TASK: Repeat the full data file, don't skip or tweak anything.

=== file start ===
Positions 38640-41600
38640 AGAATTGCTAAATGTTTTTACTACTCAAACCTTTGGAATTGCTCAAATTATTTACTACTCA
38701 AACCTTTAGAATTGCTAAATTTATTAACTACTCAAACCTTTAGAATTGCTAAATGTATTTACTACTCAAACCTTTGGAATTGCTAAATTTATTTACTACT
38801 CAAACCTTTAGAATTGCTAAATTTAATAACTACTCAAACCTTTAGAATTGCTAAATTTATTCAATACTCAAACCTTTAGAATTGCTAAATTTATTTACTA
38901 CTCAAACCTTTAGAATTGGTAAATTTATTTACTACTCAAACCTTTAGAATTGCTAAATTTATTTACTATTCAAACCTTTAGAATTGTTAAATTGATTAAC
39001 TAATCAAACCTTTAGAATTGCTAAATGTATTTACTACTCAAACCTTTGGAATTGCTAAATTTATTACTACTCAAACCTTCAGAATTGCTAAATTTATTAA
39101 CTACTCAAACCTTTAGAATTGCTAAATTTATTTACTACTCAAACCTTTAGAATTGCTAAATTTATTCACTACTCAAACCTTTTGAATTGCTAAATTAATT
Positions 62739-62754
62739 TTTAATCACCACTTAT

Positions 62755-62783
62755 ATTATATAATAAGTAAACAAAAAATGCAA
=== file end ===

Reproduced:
Positions 38640-41600
38640 AGAATTGCTAAATGTTTTTACTACTCAAACCTTTGGAATTGCTCAAATTATTTACTACTCA
38701 AACCTTTAGAATTGCTAAATTTATTAACTACTCAAACCTTTAGAATTGCTAAATGTATTTACTACTCAAACCTTTGGAATTGCTAAATTTATTTACTACT
38801 CAAACCTTTAGAATTGCTAAATTTAATAACTACTCAAACCTTTAGAATTGCTAAATTTATTCAATACTCAAACCTTTAGAATTGCTAAATTTATTTACTA
38901 CTCAAACCTTTAGAATTGGTAAATTTATTTACTACTCAAACCTTTAGAATTGCTAAATTTATTTACTATTCAAACCTTTAGAATTGTTAAATTGATTAAC
39001 TAATCAAACCTTTAGAATTGCTAAATGTATTTACTACTCAAACCTTTGGAATTGCTAAATTTATTACTACTCAAACCTTCAGAATTGCTAAATTTATTAA
39101 CTACTCAAACCTTTAGAATTGCTAAATTTATTTACTACTCAAACCTTTAGAATTGCTAAATTTATTCACTACTCAAACCTTTTGAATTGCTAAATTAATT
Positions 62739-62754
62739 TTTAATCACCACTTAT

Positions 62755-62783
62755 ATTATATAATAAGTAAACAAAAAATGCAA